Most women worry more about being sure their kids have health insurance, their husbands have life insurance and a decent retirement plan, and their families are covered with auto insurance, but few actually look at the insurance needs of themselves.
Women are characterized most often by caring about those around them before focusing on the needs of their own. Unfortunately, this leaves them at a higher risk than any other demographic.
It is crucial for women to ask questions and be involved in large and small financial decisions that affect the family now and into the future. The reality is that women live longer than men. They need to extend their retirement income far longer and have an increased probability of needing long-term care assistance. In 2010, some 40% of women over 65 were widows and nearly half of women 75 or older lived alone with just over $15,000 annual income. With inflation and other economic pressures, women who are relying on Social Security income find themselves struggling to make ends meet in their later years. Many are forced to decide between food or medicine or rent, because they simply can’t afford all three.
To be sure you, or the women in your life are taken care of in their golden years, here’s a few things to keep in mind:
Disability insurance should not be overlooked for female workers. This can provide financial protection if you are unable to work because of an accident or an illness.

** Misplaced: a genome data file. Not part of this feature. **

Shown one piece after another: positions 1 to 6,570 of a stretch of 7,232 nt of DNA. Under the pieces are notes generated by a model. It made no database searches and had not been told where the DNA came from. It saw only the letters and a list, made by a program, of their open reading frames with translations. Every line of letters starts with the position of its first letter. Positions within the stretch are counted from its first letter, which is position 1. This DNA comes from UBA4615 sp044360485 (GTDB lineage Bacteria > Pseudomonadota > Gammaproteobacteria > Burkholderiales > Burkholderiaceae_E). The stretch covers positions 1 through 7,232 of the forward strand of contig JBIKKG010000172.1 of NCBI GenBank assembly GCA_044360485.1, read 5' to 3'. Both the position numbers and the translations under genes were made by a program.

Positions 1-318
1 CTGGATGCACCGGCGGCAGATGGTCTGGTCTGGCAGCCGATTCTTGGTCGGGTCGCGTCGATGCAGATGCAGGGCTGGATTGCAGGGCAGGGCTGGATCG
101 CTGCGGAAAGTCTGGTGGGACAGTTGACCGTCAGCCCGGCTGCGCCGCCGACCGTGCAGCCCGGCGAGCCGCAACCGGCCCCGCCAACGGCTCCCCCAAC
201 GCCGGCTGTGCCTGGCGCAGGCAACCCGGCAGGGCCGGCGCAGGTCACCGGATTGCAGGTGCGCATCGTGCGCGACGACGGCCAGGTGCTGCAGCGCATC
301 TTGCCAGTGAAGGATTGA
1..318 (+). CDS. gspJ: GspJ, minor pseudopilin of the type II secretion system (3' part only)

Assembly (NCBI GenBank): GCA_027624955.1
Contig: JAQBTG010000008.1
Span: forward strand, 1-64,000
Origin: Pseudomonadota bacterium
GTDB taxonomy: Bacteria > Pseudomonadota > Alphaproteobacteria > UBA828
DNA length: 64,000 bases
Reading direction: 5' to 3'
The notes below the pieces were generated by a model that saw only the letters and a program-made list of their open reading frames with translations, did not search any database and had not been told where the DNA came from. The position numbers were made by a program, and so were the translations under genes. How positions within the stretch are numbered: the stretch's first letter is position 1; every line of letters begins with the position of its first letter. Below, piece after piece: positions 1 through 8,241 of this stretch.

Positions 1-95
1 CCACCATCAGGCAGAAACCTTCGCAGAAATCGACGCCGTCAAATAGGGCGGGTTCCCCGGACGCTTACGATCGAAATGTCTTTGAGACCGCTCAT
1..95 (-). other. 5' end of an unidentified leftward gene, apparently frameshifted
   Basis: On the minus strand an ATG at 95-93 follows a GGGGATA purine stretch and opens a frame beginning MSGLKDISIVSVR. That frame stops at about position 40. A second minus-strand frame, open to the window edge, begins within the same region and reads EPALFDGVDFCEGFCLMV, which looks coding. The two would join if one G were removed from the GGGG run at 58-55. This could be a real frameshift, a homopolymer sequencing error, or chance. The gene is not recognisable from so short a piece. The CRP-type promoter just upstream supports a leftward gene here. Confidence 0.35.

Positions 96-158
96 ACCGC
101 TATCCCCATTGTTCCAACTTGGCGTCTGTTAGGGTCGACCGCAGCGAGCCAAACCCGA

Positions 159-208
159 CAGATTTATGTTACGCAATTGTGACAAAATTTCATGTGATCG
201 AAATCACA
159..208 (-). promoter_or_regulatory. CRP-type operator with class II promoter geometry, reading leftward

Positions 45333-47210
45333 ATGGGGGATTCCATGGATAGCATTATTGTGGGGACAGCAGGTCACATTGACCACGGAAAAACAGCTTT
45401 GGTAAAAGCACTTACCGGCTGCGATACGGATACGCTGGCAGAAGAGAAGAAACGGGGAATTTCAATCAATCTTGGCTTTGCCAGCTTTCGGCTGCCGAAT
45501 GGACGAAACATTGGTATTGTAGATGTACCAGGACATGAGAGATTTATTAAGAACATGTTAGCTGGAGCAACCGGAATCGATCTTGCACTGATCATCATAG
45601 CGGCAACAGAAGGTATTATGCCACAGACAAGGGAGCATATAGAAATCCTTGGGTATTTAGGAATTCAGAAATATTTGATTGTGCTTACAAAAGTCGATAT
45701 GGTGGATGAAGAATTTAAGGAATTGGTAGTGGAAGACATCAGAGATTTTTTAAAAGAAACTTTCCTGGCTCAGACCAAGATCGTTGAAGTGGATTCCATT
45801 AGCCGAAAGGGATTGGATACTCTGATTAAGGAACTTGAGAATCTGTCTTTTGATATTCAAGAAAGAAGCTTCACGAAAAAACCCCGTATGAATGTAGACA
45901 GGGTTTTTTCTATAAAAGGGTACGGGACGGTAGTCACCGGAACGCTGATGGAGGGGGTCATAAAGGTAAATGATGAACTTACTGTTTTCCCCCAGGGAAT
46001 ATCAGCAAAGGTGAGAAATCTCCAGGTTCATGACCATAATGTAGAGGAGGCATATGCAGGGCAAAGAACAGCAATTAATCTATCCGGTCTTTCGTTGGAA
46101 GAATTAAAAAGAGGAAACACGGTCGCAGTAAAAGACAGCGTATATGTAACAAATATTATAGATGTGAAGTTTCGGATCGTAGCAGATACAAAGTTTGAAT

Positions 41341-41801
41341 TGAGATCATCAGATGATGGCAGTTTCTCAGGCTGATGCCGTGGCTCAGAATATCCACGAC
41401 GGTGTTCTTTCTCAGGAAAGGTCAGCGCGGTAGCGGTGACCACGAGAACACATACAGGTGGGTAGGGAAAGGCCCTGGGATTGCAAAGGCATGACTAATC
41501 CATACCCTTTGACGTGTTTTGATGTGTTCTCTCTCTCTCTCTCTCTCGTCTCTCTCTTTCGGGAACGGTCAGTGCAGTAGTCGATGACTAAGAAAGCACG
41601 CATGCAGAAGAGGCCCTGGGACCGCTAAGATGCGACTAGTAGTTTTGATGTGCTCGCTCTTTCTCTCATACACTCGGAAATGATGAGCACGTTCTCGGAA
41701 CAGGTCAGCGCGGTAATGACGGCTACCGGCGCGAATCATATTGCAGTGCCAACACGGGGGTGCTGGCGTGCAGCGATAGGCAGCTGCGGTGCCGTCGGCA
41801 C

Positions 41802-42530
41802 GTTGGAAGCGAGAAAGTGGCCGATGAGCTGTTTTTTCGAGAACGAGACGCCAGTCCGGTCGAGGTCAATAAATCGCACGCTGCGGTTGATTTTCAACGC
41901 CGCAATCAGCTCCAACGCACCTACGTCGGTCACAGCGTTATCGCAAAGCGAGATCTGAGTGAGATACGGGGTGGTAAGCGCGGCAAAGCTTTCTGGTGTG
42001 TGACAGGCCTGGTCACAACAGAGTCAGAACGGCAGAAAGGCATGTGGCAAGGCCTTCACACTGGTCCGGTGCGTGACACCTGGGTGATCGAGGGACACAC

Life insurance should be purchased regardless of if the mother works outside the home. Even if the woman does not bring home a paycheck, her loss will require additional funding in the home for housekeeping, child care, possible therapy or counseling costs, college funds, etc. A life insurance policy on any mother will help provide some financial security upon death by providing funds that can be used to care for the children in her absence.
Retirement Benefits are available for women the same as they are for men, but women spend on average 12 years out of the workforce due to care-giving responsibilities which means they have fewer years when they are putting money into their retirement funds. Also, women are more reluctant to negotiate a better salary, and are often underpaid. Be sure you’re getting paid what you deserve to be paid, and never touch your retirement account until you reach retirement age.
Marriage is not an insurance plan. A rich spouse does not give you a guaranteed retirement plan. Statistics show that odds are you don’t know where that spouse and that money might end up someday. Preparing for a sound retirement takes some research, dedication and patience, but it’s important to set yourself up for success so the golden years can truly be golden.